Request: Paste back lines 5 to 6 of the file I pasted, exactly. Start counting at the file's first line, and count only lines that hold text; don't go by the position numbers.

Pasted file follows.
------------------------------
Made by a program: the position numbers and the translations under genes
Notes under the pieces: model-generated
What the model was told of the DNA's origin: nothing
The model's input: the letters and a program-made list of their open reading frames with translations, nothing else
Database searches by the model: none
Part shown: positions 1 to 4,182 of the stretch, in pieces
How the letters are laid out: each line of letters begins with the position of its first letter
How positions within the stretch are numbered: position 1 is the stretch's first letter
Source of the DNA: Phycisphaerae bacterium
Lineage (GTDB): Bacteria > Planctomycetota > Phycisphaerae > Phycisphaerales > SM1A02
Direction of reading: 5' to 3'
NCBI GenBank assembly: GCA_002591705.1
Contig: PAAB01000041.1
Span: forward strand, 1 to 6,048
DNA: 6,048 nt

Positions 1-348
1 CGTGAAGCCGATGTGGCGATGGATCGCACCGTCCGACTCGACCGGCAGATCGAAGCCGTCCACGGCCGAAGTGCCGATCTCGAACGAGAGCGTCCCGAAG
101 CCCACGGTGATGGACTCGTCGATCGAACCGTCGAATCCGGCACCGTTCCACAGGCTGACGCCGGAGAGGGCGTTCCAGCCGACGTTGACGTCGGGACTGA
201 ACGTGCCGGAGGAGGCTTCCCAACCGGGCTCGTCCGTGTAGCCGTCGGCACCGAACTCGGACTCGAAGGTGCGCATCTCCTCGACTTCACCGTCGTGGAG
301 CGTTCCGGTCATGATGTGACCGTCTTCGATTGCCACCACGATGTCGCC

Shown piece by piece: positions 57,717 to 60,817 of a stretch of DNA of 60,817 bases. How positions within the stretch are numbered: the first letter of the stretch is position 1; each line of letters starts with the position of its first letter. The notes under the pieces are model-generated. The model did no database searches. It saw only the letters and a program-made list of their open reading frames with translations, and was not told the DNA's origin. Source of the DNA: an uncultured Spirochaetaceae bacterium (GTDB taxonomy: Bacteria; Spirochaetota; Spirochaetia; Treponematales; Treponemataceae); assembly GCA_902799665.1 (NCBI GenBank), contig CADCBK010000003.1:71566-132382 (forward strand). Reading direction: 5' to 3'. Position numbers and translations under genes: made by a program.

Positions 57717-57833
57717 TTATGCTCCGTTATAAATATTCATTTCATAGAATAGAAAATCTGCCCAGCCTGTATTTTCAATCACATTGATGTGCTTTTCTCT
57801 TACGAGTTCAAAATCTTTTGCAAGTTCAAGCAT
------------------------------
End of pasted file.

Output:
Database searches by the model: none
Part shown: positions 1 to 4,182 of the stretch, in pieces